Nipple injuries are very common with breastfeeding and can be manifested in various skin damages, such as soreness, cracked nipples, thrush, baby bite, or milk blister. These injuries may trigger a dilemma to a breastfeeding mother, as careless medication-based treatment may affect the breastfed baby. Similarly, improving a wounded breast while breastfeeding using topical medications should be done very cautiously.
The most common risk factor
There are various risk factors leading to wounded breast during breastfeeding. However, the most common cause of this injury lingers on improper latch of the baby. If the baby is not latched properly to the mother’s breast while breastfeeding, there is a part of the nipple that does not go into the baby’s mouth. This part may rest on either the back of baby’s teeth or the hard palate of the baby’s mouth. In fact, improper latch does not only cause wound on the breast, but may also trigger the baby to incidentally bite the nipple during breastfeeding.
How to treat a wound on breast while breastfeeding
In fact, the most effective method to treat wounds occurring during breastfeeding is by getting rid of the major cause itself. Making sure your baby is latched properly will minimize the risk of having some incidents while breastfeeding. However, if you have already had some wounds as a result of breastfeeding, these methods can be used as your primary reference of handling the injured area properly, which is important in minimizing pain and preventing breastfeeding trauma.
To treat a wounded breast before and during breastfeeding, do these things:
- Give the injured breast area a quick cold compress before every breastfeeding session.
To do this, prepare an ice cube wrapped in a clean towel. Put the compress onto your wounded breast for 2 to 3 minutes. Do this before breastfeeding the baby to minimize the pain caused by the wound.
- If breastfeeding is really painful, pump the milk into a bottle from the injured breast side. This is important to prevent mastitis, which is more painful, and to maintain breast milk supply. Pump as gentle as possible to prevent more inflammation of the skin.
- Find the most proper latching position during breastfeeding to minimize the risk of excessive contact between the wounded breast and the baby’s teeth.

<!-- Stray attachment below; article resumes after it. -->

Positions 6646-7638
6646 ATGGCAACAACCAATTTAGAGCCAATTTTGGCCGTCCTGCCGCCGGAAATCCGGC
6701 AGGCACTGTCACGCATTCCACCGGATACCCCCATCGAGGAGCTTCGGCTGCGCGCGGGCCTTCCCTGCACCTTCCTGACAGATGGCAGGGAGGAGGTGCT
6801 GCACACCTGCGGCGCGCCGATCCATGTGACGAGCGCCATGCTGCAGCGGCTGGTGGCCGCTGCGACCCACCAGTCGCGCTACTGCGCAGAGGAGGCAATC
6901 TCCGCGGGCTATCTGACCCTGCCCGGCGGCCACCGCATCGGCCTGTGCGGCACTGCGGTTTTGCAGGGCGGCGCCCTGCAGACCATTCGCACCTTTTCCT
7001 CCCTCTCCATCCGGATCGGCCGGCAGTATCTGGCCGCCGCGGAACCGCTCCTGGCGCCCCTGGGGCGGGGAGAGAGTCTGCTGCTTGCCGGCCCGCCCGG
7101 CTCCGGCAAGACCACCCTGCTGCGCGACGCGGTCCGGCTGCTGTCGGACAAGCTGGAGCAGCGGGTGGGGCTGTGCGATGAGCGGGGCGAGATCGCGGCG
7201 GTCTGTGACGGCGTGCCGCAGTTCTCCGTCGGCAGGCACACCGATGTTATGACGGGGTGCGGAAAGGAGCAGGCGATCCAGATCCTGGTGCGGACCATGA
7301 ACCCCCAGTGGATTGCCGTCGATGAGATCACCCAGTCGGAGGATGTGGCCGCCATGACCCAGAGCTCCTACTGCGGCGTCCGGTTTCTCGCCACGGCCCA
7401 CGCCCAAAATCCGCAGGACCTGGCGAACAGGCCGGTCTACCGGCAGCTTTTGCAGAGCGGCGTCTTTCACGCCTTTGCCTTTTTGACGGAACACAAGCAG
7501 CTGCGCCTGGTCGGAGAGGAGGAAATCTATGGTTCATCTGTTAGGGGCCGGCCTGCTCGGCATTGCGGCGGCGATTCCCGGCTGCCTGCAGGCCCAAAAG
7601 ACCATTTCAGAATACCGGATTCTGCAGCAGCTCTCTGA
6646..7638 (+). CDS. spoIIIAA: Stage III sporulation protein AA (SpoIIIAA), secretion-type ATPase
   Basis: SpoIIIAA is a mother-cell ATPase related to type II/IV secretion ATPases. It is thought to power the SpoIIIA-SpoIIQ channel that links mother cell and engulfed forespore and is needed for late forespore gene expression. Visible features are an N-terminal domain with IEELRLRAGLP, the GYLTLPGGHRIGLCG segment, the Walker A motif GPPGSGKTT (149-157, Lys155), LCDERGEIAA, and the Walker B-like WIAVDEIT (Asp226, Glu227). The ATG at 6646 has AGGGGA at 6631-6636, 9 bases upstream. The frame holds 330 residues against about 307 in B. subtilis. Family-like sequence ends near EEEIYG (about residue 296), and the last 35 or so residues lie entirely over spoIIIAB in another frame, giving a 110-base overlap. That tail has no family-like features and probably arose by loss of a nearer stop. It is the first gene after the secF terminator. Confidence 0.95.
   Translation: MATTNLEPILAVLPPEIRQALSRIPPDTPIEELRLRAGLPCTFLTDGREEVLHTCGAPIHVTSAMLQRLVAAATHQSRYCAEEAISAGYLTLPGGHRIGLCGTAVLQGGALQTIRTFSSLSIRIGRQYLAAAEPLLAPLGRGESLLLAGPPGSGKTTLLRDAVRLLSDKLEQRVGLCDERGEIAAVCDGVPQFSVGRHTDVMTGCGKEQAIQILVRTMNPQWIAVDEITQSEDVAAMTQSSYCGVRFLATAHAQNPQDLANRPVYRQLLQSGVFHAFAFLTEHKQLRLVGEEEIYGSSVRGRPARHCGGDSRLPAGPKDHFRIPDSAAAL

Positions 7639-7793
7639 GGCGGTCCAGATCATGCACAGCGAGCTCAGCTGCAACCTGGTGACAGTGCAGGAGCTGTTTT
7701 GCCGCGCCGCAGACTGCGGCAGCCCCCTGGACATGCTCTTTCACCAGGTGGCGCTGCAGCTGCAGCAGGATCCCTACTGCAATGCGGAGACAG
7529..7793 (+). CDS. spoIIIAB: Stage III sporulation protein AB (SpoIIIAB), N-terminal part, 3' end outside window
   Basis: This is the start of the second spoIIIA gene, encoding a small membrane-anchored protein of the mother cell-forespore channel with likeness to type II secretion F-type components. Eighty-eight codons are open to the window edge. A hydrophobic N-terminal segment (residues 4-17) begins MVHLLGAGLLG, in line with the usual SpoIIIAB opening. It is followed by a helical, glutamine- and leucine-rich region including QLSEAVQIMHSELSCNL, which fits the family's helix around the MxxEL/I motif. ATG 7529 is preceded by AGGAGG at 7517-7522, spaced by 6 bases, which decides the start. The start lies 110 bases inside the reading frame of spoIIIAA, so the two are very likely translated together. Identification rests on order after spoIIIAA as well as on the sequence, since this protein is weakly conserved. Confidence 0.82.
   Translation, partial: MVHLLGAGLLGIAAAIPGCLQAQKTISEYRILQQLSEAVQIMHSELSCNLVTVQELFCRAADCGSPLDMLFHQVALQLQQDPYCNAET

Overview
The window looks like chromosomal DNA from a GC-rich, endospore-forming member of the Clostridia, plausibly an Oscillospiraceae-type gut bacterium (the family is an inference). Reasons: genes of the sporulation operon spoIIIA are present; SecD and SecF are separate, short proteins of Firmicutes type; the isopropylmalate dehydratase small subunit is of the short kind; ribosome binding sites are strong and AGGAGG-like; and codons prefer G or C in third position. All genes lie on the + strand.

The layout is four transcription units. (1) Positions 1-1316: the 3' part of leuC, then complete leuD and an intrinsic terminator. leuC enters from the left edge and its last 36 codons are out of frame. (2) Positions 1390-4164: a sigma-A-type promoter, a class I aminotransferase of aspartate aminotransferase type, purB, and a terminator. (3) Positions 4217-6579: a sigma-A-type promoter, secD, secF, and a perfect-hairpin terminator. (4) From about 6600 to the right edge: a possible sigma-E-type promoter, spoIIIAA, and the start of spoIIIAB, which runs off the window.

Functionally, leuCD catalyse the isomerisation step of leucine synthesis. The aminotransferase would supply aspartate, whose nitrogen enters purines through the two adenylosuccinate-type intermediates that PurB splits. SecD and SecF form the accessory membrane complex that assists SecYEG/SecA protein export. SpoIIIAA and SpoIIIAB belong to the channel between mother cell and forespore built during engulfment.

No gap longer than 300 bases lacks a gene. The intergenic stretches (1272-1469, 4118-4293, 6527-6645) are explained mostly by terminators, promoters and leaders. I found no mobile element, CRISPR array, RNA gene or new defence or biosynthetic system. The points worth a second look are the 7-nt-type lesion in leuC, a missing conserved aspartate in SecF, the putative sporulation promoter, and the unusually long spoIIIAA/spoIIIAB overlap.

After breastfeeding, you can start taking care of the wounded side. Performing proper treatment without the use of too much manufactured medications is essential, as topical ointment applied on the wounded breast might be toxic for the baby. These treatments may be helpful:
- Rinse, soak, or compress the wounded side with saline solution. This solution can be found over the counter or be made at home. Make sure the solution covers all part of the injured breast area. However, avoid exposing wounded skin with saline solution for too long—more than 5 to 10 minutes, as this tenderizes it, making it more prone to breakage and leaks.
- Pat the area dry with soft, clean towel.
- If the baby refuses to breastfeed due to the taste of saline solution, rinse the area with warm water before breastfeeding. However, saline solution is not harmful to the baby.
- If your wounded area is quite large and you think you may need a moist wound healing, avoid doing so using ordinary antibiotic ointment, as the residue may be toxic to the baby. Otherwise, use a thin dab of plain Vaseline and dress the wound area with breathable gauze. You can also use a simpler hydrogen dressing to perform this moist wound-healing.
- If you have thrush or blisters on the breast, soak the wounded area in anti-fungal solution, but remember to wash it off with warm water before feeding the baby.
- Wear breathable, comfortable, well-supporting bra that will not put any pressure to the wounded breast skin. It is important to wash the bra as frequent as possible to prevent accumulated bacteria or fungus from infesting the area.
- Specific injury, such as baby bite can be treated with cold compress. To do this, put the compress on for 20 minutes and stop for the next 20 minutes. Repeat whenever necessary.
Preventing wounds from breastfeeding
Irritated or wounded breast will be excruciating during breastfeeding. Thus, the most effective way to avoid this is preventing the injury from happening at all. There are some preventive methods you can do to breastfeed safely, such as:
- Try to experiment the most proper position for breastfeeding, as this may influence your baby’s latching position.
- Let your baby self-latch. To do this, get into a semi-reclining position and put the baby tummy-down on her body, with the head near the breast. The baby will move forwards to the breast to latch on naturally, which is important for preventing poor latching position.
- Feed your baby before he is extremely hungry. Hunger may cause breastfeeding painful, since he may grab at your nipple or breast, causing more pain. It is advised to give sufficient intervals for feeding a baby and make sure the baby is not left hungry.